Over the past week, students have assembled 16 bicycles as part of Williams College’s new bike-sharing program, an initiative resulting in part from the Great Ideas campaign sponsored by College Council (CC).
Rachel Hudson ’10 said that although the end of the academic year is near, beginning the bike-sharing program this semester will hopefully pique student interest. “By starting [the bike-sharing program] this spring, we can get all the kinks out of the system,” Hudson said. “If there are any problems, we can work them out over the summer.”
CC funded the purchase of the bicycles and the key security system that will keep track of the individual keys for each bicycle. The security system is the large box mounted near the east entrance of Paresky. In order to borrow a bicycle, students will swipe their ID cards at the box. Students will receive a specific pin code used to request a specific bicycle, and will then receive the keys for the bicycle. Once students receive the keys, they are responsible for the bicycle. If a student loses one of the borrowed bicycles, he or she will be charged for the cost of the missing bicycle. The bicycles will be located at the bicycle racks outside Paresky when not in use.
CC approved the budget for the bike-sharing program this past Winter Study. Although the original proposal requested more than 16 bicycles, CC decided it would be best to start off with a smaller amount of bicycles and expand if necessary. The key security box can hold up to 48 keys, allowing for an additional 32 bicycles if students express great enough interest.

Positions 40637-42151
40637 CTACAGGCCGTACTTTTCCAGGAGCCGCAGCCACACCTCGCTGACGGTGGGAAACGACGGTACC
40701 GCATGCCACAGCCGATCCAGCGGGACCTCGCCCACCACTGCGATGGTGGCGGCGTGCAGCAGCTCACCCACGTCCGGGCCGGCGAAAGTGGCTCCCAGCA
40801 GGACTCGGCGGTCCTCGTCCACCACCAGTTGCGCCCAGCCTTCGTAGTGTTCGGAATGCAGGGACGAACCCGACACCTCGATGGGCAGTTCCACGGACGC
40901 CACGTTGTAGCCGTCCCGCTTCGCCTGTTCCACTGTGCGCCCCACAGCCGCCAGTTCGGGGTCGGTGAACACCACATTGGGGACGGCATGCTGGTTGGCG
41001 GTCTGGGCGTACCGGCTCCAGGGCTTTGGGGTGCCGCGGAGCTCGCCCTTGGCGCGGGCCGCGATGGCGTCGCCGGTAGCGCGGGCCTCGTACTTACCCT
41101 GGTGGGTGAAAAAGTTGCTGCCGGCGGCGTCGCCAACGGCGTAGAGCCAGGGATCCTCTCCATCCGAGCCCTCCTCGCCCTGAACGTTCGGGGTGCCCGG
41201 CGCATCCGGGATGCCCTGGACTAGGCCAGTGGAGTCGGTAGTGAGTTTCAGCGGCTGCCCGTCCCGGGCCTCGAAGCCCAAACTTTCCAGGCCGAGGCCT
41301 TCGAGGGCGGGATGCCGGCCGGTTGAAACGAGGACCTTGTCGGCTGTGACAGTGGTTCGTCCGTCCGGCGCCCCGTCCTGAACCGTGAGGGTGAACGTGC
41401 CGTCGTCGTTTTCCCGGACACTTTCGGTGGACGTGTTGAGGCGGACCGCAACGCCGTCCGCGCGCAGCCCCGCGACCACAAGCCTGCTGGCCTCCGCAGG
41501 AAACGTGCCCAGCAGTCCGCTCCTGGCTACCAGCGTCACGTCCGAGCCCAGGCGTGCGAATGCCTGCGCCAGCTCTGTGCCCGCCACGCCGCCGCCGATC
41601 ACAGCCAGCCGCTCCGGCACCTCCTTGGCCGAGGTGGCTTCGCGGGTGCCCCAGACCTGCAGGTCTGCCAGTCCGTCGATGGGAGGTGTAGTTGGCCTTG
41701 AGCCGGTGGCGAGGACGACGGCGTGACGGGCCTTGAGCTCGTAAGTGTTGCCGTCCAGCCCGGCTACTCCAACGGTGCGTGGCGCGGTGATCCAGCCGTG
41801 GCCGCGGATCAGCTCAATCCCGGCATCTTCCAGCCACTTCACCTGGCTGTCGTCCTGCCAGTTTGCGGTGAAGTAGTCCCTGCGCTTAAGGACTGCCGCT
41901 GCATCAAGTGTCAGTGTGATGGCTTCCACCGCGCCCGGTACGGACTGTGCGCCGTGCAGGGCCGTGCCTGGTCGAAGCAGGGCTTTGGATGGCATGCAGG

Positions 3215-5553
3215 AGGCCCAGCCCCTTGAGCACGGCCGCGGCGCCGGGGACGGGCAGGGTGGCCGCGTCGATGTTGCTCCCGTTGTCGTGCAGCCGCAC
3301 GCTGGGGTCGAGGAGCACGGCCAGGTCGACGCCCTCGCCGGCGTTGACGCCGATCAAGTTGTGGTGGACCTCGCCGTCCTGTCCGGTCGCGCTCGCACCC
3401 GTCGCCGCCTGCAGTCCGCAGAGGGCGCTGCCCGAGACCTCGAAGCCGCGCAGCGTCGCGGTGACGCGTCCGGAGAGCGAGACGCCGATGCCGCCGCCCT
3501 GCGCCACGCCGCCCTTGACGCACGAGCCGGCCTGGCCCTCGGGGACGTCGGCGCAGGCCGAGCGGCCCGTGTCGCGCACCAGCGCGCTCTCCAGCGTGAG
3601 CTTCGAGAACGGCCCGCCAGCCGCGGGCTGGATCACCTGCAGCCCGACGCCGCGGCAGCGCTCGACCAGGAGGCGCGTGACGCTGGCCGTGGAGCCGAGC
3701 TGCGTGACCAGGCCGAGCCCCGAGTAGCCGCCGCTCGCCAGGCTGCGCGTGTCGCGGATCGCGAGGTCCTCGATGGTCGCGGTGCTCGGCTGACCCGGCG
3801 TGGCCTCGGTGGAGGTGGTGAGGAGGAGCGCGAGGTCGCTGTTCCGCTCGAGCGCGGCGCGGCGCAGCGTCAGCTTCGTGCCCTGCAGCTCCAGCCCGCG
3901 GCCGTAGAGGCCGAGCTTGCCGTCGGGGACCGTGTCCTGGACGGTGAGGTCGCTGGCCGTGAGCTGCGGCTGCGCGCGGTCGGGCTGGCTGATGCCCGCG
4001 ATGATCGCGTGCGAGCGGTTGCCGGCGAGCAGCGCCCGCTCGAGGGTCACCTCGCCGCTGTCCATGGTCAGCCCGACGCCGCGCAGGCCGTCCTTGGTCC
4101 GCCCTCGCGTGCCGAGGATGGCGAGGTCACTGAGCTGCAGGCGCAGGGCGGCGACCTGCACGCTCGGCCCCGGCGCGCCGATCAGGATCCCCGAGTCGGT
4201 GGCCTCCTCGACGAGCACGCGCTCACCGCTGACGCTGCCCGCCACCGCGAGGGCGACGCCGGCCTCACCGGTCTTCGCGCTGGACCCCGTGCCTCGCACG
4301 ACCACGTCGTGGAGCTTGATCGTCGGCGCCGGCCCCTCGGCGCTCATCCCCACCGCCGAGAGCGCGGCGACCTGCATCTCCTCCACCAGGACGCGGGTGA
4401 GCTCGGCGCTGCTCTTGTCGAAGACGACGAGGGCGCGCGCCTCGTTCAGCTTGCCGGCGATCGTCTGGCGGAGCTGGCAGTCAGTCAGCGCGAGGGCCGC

“[The bike-sharing program] will be good for students without access to bikes and for students who live far away, like someone who lives in Tyler but wants to visit a friend in Agard,” Hudson said. She noted that bikes may come in handy for off-campus trips as well, such as to the nearest pharmacy. “Students could bike to Rite Aid,” she said.
Student volunteers played an active role in the bike assembly process last week. Corey Watts ’10, who was involved in the assembly, agreed that the project is “helping people who don’t own a bike” and added that “distance isn’t an excuse anymore” for students who need to travel locally.
Ali Mitchell ’12 expressed concerns regarding bike theft on campus. “[The bike-sharing program] sounds like a great idea, though I am a little concerned about having these bikes being the sole responsibility of the student because of the unacceptable frequency with which bikes are stolen on campus,” she said.
But she added that the program will at least urge students to get active outdoors. “I think it would encourage students to use the trails around campus and Hopkins Forest,” she said. “I would engage in the community much more.”